• Given a document whose root element is a topic, a URI reference (with no fragment identifier) that addresses that document implicitly references the topic element.
  • Given a dita document that contains multiple topics, for the purposes of linking, a URI reference that addresses the dita document implicitly references the first child topic.
  • Given a dita document that contains multiple topics, for the purposes of rendering, a URI reference that addresses the dita document implicitly references all the topics that are contained by the dita element. This means that all the topics that are contained by thedita element are rendered in the result.

Addressing non-topic elements using a URI

When addressing a non-topic element within a DITA topic, a URI reference must use a fragment identifier that contains the ID of the ancestor topic element of the non-topic element being referenced, a slash ("/"), and the ID of the non-topic element (filename.dita#topicId/elementId or #topicId/elementId). When addressing a non-topic element within the topic that contains the URI reference, the URI reference can use an abbreviated fragment-identifier syntax that replaces the topic ID with "." (#./elementId).

This addressing model makes it possible to reliably address elements that have values for the id attribute that are unique within a single DITA topic, but which might not be unique within a larger XML document that contains multiple DITA topics.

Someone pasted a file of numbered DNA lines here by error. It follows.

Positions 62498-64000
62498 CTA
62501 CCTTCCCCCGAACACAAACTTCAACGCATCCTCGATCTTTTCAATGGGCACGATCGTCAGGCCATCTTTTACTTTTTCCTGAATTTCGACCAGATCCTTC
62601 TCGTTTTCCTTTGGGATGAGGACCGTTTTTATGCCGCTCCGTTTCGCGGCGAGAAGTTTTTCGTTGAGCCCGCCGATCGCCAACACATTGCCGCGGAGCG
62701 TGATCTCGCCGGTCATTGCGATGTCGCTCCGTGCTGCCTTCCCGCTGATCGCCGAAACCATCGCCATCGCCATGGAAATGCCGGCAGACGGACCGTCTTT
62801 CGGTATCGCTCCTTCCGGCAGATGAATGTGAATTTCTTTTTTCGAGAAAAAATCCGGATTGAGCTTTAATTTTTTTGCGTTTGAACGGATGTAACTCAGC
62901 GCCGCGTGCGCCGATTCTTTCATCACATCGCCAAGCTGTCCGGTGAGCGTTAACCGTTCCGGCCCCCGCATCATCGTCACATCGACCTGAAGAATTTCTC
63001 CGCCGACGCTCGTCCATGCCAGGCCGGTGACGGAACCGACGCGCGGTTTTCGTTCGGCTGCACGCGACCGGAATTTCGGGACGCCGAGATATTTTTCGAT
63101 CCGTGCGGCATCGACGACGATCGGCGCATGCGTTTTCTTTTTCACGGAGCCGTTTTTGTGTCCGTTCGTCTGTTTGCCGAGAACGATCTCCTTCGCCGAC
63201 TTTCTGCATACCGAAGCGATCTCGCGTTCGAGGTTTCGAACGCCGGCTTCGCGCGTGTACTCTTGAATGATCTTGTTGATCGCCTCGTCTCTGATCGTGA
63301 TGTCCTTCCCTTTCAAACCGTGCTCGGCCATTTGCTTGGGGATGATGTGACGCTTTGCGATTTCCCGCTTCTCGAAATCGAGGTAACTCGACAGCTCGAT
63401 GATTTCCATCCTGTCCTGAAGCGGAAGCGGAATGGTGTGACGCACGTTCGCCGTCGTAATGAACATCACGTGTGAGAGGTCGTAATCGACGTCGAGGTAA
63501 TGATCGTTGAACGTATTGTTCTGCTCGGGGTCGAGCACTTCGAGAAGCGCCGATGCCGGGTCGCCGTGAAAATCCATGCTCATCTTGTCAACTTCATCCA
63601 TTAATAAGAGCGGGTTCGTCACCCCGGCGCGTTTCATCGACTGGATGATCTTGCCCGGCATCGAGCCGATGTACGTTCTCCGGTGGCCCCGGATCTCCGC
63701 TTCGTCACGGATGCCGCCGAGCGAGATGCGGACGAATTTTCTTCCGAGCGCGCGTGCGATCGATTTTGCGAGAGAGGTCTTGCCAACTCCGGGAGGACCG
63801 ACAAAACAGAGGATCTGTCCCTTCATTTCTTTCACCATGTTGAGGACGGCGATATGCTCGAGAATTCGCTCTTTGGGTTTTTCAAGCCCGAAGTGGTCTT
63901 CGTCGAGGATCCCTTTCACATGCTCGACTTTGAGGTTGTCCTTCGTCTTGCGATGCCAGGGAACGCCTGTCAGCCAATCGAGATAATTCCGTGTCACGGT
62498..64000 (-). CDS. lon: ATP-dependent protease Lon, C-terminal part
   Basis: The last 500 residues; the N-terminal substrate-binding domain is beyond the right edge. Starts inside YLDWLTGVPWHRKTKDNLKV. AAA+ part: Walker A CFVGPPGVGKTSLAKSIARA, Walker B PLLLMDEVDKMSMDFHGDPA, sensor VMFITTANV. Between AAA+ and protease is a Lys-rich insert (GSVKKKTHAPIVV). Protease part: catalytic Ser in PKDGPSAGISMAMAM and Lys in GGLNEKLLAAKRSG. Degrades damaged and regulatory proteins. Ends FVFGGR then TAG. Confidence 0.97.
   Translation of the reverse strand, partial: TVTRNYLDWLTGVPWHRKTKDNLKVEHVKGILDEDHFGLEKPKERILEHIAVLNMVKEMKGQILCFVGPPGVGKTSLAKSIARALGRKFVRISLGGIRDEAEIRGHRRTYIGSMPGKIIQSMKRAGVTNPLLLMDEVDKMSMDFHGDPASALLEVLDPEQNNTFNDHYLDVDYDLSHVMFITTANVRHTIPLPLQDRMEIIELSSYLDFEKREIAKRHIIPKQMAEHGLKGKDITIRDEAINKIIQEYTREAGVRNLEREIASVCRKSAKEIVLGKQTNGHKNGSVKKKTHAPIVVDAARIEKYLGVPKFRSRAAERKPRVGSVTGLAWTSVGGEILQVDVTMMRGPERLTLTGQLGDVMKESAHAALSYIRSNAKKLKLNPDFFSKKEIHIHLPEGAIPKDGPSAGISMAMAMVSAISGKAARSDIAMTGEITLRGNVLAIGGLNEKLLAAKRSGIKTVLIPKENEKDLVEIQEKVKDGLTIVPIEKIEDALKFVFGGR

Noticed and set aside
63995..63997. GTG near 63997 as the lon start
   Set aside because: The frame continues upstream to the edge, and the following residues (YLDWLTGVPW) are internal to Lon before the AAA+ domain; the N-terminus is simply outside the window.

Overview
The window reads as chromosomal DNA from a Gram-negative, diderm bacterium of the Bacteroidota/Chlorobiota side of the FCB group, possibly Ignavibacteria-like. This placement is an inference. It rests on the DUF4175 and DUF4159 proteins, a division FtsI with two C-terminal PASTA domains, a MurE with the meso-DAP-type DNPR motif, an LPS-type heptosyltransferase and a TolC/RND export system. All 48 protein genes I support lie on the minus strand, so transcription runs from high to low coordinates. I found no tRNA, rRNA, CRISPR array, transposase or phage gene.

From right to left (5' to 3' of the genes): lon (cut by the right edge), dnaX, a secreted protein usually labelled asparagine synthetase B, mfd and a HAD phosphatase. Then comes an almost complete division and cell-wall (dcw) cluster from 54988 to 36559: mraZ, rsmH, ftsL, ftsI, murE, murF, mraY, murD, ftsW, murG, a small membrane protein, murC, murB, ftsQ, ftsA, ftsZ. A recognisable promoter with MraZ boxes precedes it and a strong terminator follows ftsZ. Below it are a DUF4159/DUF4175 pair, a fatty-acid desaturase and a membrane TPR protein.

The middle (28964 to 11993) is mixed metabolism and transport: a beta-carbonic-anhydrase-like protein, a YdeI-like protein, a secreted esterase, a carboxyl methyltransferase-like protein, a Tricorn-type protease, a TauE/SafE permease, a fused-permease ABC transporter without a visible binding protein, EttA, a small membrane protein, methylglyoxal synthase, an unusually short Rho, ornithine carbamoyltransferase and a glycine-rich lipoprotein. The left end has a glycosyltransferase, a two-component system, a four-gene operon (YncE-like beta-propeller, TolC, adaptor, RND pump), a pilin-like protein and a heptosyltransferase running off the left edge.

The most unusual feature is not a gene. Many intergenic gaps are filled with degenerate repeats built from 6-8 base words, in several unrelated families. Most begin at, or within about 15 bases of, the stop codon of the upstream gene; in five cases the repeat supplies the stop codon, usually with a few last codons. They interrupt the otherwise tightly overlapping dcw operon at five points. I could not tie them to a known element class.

Examples: URI reference syntax

The following table shows the URI syntax for common use cases.

Use case Sample syntax
Reference a table in a topic at a network location "http://example.com/file.dita#topicID/tableID"
Reference a section in a topic on a local file system "directory/file.dita#topicID/sectionID"
Reference a figure contained in the same XML document "#topicID/figureID"
Reference a figure contained in the same topic of an XML document "#./figureID"
Reference an element within a map "http://example.com/map.ditamap#elementID" (and a value of "ditamap" for the format attribute)
Reference a map element within the same map document "#elementID" (and a value of "ditamap" for the format attribute)
Reference an external Web site "http://www.example.com", "http://www.example.com#somefragment" or any other valid URI
Reference an element within a local map "filename.ditamap#elementid" (and a value of "ditamap" for the format attribute)
Reference a local map "filename.ditamap" (and a value of "ditamap" for the format attribute)
Reference a local topic Reference a local topic "filename.dita" or "path/filename.dita"
Reference a specific topic in a local document "filename.dita#topicid" or "path/filename.dita#topicid"
Reference a specific topic in the same file "#topicid"
Reference the same topic in the same XML document "#."
Reference a peer map for cross-deliverable linking "../book-b/book-b.ditamap" (and a value of "ditamap" for the format attribute, a value of "peer" for the scope attribute, and a value for the keyscope attribute)